Oxidative Stress in Alzheimer’s Disease and Mild Cognitive Impairment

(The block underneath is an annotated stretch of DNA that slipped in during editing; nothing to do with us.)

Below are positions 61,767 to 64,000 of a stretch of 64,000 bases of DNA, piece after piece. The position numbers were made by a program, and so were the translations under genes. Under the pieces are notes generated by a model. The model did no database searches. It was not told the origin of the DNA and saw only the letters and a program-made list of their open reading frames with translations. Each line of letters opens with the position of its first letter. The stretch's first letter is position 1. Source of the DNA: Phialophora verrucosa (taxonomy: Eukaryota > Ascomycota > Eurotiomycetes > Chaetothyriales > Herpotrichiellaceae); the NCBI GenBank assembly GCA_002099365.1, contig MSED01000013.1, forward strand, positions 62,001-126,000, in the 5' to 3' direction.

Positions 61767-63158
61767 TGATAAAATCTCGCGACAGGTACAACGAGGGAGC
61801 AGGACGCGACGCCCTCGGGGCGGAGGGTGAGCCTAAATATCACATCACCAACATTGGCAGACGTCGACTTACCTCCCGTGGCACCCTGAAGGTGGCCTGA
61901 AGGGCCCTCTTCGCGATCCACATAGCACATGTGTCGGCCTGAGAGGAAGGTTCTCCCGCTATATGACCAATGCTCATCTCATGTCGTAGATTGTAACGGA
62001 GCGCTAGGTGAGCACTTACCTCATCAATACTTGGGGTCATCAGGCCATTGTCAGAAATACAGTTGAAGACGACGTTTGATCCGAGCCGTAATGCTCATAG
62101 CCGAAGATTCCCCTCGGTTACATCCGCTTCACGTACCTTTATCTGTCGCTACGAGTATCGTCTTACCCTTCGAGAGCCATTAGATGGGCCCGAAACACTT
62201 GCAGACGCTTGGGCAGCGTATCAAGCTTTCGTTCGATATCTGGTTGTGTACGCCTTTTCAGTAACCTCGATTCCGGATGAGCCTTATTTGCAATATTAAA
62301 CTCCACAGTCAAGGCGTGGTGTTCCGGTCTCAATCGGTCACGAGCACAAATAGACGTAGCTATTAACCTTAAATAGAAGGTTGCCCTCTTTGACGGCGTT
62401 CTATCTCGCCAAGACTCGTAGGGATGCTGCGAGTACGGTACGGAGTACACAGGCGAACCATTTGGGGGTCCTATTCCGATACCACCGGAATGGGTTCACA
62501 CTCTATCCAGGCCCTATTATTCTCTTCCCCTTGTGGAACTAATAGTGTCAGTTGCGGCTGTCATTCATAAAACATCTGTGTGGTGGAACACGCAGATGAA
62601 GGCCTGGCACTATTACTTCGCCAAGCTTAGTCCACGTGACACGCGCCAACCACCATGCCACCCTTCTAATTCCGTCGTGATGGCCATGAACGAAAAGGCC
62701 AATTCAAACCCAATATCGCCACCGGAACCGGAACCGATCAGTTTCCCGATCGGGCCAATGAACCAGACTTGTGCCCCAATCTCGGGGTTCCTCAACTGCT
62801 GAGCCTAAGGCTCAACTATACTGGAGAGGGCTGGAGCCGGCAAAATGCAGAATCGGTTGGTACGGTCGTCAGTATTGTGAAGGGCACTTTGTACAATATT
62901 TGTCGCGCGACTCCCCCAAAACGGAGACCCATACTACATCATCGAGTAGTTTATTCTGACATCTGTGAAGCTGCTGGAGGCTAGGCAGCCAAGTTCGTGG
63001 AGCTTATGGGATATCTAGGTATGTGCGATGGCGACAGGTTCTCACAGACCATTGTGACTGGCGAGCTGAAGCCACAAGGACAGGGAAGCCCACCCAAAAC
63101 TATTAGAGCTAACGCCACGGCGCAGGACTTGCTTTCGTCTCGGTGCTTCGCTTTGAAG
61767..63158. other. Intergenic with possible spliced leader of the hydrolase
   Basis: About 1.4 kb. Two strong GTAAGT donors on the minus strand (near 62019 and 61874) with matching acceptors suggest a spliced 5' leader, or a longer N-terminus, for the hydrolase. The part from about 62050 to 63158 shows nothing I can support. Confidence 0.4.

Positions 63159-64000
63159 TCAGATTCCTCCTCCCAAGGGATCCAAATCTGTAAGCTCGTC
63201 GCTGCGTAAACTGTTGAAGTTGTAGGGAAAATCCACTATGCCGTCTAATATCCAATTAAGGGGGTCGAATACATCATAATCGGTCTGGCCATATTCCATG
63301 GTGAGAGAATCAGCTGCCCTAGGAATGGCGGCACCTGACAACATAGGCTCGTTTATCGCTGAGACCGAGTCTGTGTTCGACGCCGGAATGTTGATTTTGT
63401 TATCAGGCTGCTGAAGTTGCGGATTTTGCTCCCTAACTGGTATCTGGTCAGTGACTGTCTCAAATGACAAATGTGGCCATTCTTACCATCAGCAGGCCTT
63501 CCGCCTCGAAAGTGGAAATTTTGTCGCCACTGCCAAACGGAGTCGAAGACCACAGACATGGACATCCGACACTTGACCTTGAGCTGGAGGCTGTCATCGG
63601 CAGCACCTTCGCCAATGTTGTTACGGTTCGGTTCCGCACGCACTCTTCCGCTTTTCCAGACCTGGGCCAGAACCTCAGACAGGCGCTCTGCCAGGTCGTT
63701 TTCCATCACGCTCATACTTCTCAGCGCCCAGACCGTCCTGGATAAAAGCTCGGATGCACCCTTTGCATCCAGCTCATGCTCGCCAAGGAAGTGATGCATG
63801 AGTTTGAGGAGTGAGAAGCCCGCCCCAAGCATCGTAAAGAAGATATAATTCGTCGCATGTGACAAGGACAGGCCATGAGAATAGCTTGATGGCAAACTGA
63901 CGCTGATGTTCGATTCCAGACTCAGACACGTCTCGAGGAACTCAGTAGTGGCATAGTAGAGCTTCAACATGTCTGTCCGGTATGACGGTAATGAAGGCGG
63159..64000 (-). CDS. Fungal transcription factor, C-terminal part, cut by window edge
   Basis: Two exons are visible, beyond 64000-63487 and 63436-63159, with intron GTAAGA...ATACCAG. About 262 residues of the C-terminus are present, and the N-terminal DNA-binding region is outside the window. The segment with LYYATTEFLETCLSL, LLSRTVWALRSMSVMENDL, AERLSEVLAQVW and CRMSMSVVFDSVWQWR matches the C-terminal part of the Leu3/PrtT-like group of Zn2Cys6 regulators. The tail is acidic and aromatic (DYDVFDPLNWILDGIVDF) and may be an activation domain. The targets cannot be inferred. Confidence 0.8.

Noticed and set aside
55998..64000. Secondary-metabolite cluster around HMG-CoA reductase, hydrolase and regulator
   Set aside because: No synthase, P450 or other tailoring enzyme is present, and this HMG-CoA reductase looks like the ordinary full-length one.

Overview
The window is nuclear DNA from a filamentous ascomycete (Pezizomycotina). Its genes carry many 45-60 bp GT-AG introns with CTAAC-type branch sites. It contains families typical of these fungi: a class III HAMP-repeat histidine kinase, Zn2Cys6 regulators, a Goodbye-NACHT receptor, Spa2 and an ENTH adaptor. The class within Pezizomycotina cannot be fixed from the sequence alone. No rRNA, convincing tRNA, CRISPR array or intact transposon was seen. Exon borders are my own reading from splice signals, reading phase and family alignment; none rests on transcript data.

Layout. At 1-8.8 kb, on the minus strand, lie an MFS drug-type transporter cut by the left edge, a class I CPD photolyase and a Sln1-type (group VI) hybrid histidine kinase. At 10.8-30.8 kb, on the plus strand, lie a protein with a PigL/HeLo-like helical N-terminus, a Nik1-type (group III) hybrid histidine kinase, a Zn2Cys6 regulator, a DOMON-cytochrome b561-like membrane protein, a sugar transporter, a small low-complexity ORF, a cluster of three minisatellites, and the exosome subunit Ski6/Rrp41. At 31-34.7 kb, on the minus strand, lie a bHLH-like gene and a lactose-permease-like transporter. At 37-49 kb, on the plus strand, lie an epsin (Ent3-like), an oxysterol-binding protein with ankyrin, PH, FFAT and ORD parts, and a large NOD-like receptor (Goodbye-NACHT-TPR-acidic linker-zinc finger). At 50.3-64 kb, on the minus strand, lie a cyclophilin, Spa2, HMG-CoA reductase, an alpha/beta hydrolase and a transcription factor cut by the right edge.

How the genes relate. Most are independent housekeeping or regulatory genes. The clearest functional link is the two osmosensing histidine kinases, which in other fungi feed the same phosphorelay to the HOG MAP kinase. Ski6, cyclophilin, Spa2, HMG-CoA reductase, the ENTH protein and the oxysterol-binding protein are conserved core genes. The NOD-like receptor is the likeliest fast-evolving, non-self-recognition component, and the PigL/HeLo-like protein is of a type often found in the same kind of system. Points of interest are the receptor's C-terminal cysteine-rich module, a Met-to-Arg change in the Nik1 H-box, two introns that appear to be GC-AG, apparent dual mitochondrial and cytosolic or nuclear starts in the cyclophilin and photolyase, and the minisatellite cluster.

Journal of Alzheimers Disease October 16, 2012 [epub] Natividad Lopez, Consuelo Tormo, Isabel De Blas, Isabel Llinares, Jordi AlomFree Radical Damage=Oxidative Stress=Reactive Oxygen Species (ROS)=LipidPeroxidation KEY POINTS FROM THIS STUDY: 1) Oxidative stress may be a decisive factor in Alzheimers disease (AD) and inthe initial phase of mild cognitive impairment (MCI). 2) This study measured blood oxidative stress using the following: A)) Levels of malondialdehyde (MDA), a marker of oxidative damage to thedouble bonds of lipids; a marker for oxidative degradation of cellular membranes. B)) Levels of superoxide dismutase (SOD), an enzymatic, endogenousantioxidant; blocks the conversion of superoxide radicals into hydrogen peroxide. C)) Levels of ceruloplasmin, another endogenous antioxidant. D)) Level of copper, a powerful pro-oxidant metal ion; a driver of free radicalproduction. 3) The study group consisted of 36 patients with AD, 18 patients with MCI, and33 healthy aged subjects. Blood samples were obtained from each subject. 4) A significantly higher copper level was found in patients with AD and MCIcompared to the control group. [Important point] 5) Levels of MDA were higher in patients from the AD and MCI groups than inthe control group. 6) Our findings support the hypothesis that oxidative stress might represent asign of AD pathology and could be an early event in the progression of MCI to AD. 7) Previous research suggests that oxidative stress may contribute to thepathogenic cascade in Alzheimers disease (AD). 8) Oxidative damage to essential biomolecules (nucleic acids, lipids, proteins, orcarbohydrates) alter the biological role that these play in physiological conditions. 9) The presence of high levels of unsaturated lipid content (that are readilyattacked by free radicals) coupled with high oxygen utilization, high level of redoxtransition metal ions, and relatively poor antioxidant systems makes the brainparticularly vulnerable to oxidative damage. 10) In the brain, due to its high lipid content, the most important mechanism inthe damage due to free radicals is the peroxidation of lipids. 2 11) Cu imbalance contributes to the oxidative stress that is part of thepathogenesis of AD and can play an important role in the development of AD. 12) Mild cognitive impairment (MCI) may be the earliest stage of AD. 13) Cu levels showed a significant increase in the serum of AD and MCI patients,compared to the control group. Cu showed a clear gradient from healthy to ADpatients passing through MCI subjects. 14) Our data show a steady increase in serum Cu levels from healthy subjects toMCI and AD patients. 15) Our findings could support the hypothesis that an increase in serum Culevels could be related to lipid peroxidation due to its correlation with MDA levels,resulting in an involvement of Cu in oxidative damage. 16) Plasma levels of MDA were significantly higher in subjects with AD and MCI, incomparison to healthy controls. 17) Previous studies reported increased oxidative damage in patients with MCI.Plasma in MCI patients is known to have lower levels of non-enzymatic antioxidants[exogenous antioxidants, like vitamin E and C] and decreased activity of antioxidantenzymes [endogenous antioxidants like superoxide dismutase, catalase, andglutathione peroxidase], increased oxidative damage in nuclear and mitochondrialDNA, and higher levels of isoprostanes compared to that of the healthy subjects. 18) The current results suggest that oxidative stress [free radical damage] maybe present in early cognitive decline. 19) In conclusion, we found that lipid peroxidation occurs in patients with MCIand AD in a similar way, suggesting that oxidative stress might represent a signalof the AD pathology and could be an early event in the progression of MCI to AD. KEY CONCEPTS FROM DAN MURPHY *The brain is primarily composed of fat, especially unsaturated fats. *The unsaturated fats of the brain are particularly vulnerable to oxidative stress(free radicle damage). This process is called lipid peroxidation. *Copper significantly accelerates lipid peroxidation (free radical damage) and istherefore a factor in accelerating mild cognitive impairment (MCI) and Alzheimersdisease. Other studies we have reviewed [AR 49-11 and 3-12] concur and indicatethat the primary source of such copper is municipal drinking water and copperfound in dietary supplements; suggesting that our municipal drinking water shouldbe reversed osmosis and our supplements should essentially be copper free. *Both exogenous and exndogenous antioxidants are important in reducing brainfree radical damage. My protocol for doing such is attached. *One should probably not consume fish oil without also increasing consumption ofantioxidants [Article Review 30-12].Supplements That Everyone Should TakeEvery Day All People(Nutri-West: 800-443-3333) 1) Vitamin D3800 IU per day for infants (1 Vitamin D 400) 2,500 IU – per day for children (1 Complete Immuno D3) 5,000 IU per day (1 Complete Hi D3) 2) Multiple Vitamin-MineralShould be copper free (less than 100 micrograms) and iron free(3 Core Level Health Reserves) 3) Omega-3 fatty acids Children: The DHA should be greater than the EPA (2.6/1) 900 mg of EPA + DHA per day (8 Complete Childrens EPA/DHA) Adults: Has an ideal ratio of ALA, EPA, DHA, and GLA; EPA should be double DHA3,000 mg of EPA + DHA per day (6 Complete Omega-3 Essentials)(or 1 teaspoon of Complete Hi-Potency Omega-3 Liquid) 4) Omega-3 antioxidants (1 Complete Omega-3 Co-Factors per gram of EPA + DHA) 5) Mitochondrial Health (adults only): A) Acetyl-l-carnitine 680 mg per day B) Alpha-lipoic acid 240 mg per day (4 Complete AG) C) CoQ 10 10 mg per day 6) Increase Glutathione A) N-Acetyl Cysteine, or NAC: (Complete Glutathione)Children 120 mg per day 2 per dayAdults 240 mg per day 4 per day B) Undenatured Whey Protein: (Complete Whey-G)Children 7 grams per day 1 scoop per dayAdults 21 grams per day 3 scoops per day 7) Resveratrol (adults only)100 mg per day(4 Complete Neuro) 8) Curcumin (Tumeric) (adults only)200 mg per day AntioxidantsExogenous EndogenousMust Come Made by ourFrom Diet DNAVitamin C SuperoxideDismutaseVitamin E CatalaseFruits GlutathionePeroxidaseVegetablesEtc.Endogenous antioxidants have anenormous advantage over exogenousantioxidants Sally Nelson, The induction of human superoxide dismutase and catalase invivo: A fundamentally new approach to antioxidant therapy, Free RadicalBiology & Medicine, 2006, from the Webb-Warning Institute for Cancer,Aging and Antioxidant Research, University of Colorado, and theDepartment of Medicine University of ColoradoATP95 %O2 + Glucose5 %Free RadicalsOxygen Free RadicalsReactive Oxygen Species(ROS)Superoxide RadicalSuperoxideDismutase H2O2 + H2OCatalase GlutathionePeroxidaseO2 + H20